How is the world’s largest logistics provider adapting to changes in the parcels market?

2016 has seen the Deutsche Post DHL Group (DPDHL) re-enter the B2C segments in two of Europe’s most important e-commerce markets. How do its activities compare to those of its competitors across the world?

Ti’s soon to be published Global Express and Small Parcels 2016 report includes comprehensive profiles of some 19 major players in the parcels sector. These profiles include an overview of the company’s structure and operations, insight into the company’s Express and Parcels focussed strategy as well as analysis of the company’s most recent available financial data.

As an example, please find below an abridged profile of one of DPDHL’s divisions, Post – eCommerce – Parcel.

DPDHL is the world’s largest logistics provider, employing 488,824 people and operating in over 200 countries. Its Deutsche Post and DHL brands cover a wide range of services for managing and transporting mail, goods and information.

The company posted revenues of €59,230m for the financial year ending December 31, 2015.

By business segment, DPDHL has four divisions: Post – eCommerce – Parcel (26.7% of total revenues in 2015), Express (22.6%), Global Forwarding, Freight (24.6%) and Supply Chain (26.1%).

The Post – eCommerce – Parcel (PeP) division splits its operations into two business units ‘Post’ and ‘eCommerce – Parcel’.

The Post business configures the domestic mail services from its former Mail division and splits out the domestic and international parcel services from DHL Paket and its ‘Global Mail’ offering into its other business unit, eCommerce – Parcel. Mail is subdivided into the following; ‘Mail communication’, ‘Dialog Marketing’ and ‘e-Post’. eCommerce-Parcel is divided into two segments, with ‘eCommerce’ handling domestic parcel activities in Asia Pacific, the Americas and Middle East/ Africa, and ‘Parcel’ dealing with domestic parcels services in Europe.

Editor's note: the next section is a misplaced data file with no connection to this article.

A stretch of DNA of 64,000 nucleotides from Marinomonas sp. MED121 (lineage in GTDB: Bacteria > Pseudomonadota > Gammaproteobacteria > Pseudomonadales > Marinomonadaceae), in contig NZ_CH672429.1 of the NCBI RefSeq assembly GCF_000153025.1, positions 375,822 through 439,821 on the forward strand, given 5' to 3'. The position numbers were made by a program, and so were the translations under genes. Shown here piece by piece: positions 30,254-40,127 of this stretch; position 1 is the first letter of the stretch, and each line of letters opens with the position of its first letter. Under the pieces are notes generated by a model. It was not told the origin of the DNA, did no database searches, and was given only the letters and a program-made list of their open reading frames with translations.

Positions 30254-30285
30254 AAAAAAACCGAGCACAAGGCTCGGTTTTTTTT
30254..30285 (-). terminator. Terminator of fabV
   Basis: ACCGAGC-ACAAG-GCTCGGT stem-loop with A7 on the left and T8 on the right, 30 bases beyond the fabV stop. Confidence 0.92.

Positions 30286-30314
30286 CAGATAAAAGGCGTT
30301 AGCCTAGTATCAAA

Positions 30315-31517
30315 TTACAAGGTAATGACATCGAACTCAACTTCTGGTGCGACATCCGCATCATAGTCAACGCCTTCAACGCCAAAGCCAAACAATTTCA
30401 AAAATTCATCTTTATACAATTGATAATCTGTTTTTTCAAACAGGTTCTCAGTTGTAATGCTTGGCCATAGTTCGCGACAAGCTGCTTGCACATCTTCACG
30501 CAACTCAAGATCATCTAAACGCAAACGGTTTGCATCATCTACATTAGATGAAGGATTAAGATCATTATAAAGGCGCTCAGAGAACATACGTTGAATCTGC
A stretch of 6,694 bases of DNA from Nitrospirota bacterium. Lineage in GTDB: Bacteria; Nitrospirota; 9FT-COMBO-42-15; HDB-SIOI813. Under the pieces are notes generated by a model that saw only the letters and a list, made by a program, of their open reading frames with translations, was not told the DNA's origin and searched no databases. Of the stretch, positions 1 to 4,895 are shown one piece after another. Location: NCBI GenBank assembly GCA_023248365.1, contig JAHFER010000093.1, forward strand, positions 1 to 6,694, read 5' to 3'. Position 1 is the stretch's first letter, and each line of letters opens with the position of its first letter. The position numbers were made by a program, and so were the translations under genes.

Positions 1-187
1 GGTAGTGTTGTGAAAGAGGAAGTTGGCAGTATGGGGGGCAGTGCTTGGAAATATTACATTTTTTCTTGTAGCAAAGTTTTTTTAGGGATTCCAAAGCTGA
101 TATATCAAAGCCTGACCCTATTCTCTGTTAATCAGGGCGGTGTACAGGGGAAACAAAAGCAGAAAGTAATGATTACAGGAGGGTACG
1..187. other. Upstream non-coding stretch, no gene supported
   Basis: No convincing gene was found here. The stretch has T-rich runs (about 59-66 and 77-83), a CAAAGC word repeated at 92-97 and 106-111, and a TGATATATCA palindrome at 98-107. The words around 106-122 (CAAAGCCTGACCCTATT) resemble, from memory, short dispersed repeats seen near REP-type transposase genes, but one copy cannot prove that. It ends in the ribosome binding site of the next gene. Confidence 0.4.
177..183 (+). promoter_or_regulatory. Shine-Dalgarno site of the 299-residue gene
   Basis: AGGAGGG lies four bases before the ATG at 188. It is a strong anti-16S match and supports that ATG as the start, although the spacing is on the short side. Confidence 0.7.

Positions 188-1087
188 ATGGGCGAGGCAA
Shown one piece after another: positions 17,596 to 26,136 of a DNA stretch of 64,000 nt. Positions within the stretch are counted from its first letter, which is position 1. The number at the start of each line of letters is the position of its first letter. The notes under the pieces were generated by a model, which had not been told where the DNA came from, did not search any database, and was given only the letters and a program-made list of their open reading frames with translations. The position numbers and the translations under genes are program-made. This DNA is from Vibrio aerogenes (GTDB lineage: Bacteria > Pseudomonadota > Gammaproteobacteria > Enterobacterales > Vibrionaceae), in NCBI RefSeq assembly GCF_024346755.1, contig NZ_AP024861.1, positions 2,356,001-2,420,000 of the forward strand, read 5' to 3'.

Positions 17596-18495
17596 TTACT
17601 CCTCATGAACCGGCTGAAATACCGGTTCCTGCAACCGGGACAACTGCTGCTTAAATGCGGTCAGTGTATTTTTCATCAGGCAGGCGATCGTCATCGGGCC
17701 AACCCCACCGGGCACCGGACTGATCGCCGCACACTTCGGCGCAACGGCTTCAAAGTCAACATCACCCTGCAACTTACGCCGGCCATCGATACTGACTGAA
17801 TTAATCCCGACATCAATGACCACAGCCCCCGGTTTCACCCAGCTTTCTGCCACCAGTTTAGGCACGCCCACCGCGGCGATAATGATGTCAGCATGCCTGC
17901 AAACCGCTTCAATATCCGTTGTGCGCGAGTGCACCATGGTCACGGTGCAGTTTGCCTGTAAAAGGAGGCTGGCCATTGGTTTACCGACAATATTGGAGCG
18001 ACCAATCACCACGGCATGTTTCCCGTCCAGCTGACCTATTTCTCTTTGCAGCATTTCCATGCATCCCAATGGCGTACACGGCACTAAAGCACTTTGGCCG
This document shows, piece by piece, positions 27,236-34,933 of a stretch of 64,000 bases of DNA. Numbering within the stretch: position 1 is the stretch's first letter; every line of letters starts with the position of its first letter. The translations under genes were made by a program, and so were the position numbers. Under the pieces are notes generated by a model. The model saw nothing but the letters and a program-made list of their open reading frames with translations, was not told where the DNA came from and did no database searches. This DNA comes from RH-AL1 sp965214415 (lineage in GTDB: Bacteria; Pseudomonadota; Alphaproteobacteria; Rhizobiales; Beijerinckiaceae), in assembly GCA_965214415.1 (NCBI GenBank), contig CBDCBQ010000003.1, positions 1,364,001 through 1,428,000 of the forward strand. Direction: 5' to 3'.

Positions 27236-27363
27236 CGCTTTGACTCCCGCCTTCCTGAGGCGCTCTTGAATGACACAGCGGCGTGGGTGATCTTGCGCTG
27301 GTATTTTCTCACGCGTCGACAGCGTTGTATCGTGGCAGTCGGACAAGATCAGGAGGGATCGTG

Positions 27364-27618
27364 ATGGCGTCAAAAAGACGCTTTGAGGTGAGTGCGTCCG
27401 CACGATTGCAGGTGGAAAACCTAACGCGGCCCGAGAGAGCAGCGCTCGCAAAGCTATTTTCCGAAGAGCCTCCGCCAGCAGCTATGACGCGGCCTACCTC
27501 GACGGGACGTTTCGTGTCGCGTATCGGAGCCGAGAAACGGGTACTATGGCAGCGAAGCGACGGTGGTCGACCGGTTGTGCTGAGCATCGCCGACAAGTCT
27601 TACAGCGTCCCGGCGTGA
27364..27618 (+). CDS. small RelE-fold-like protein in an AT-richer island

DPDHL has had some difficulties with its domestic parcels businesses in the past, but new positioning of the company’s domestic operations under the ‘Parcel’ segment of the PeP division shows that the company is attempting to regroup by focusing its efforts on its core European markets, as well as India, where it leads the market.

To this end, the company plans to establish a presence in the UK through the full acquisition of UK Mail. Announcing the deal in late September 2016, the head of DPDHL’s Post – eCommerce – Parcel division, Jürgen Gerdes, stated that the move would enable the Parcel business to achieve “a strong foothold in Europe’s three largest e-commerce markets, the UK, Germany and France, which account for over 60% of online retail in the continent.” UK Mail already possesses a network of over 50 sites in the UK, including an automated national hub near Coventry which can process up to 20,000 parcels per hour.

DHL Parcel has managed to build up a formidable B2C capability throughout Europe in a relatively short space of time. Though substantial efforts will be required to achieve a successful cross-border integration of these operations, DPDHL has backed up its ambitions with considerable resources.

If you would like to access more insight and analysis of the express and parcels activities of DPDHL, you may benefit from downloading Global Express and Small Parcels 2016. Included within the report, as well as the profiles significant express business, Ti has provided insight into the changing express market structure and examines recent innovations that are impacting it. In addition, the report contains Ti’s bespoke market size and forecast data and analysis on a global, regional and country level split further into international and domestic markets. To pre-order today, with a special 20% discount, click here.

Source: Transport Intelligence, October 20, 2016

Author: Staff Writer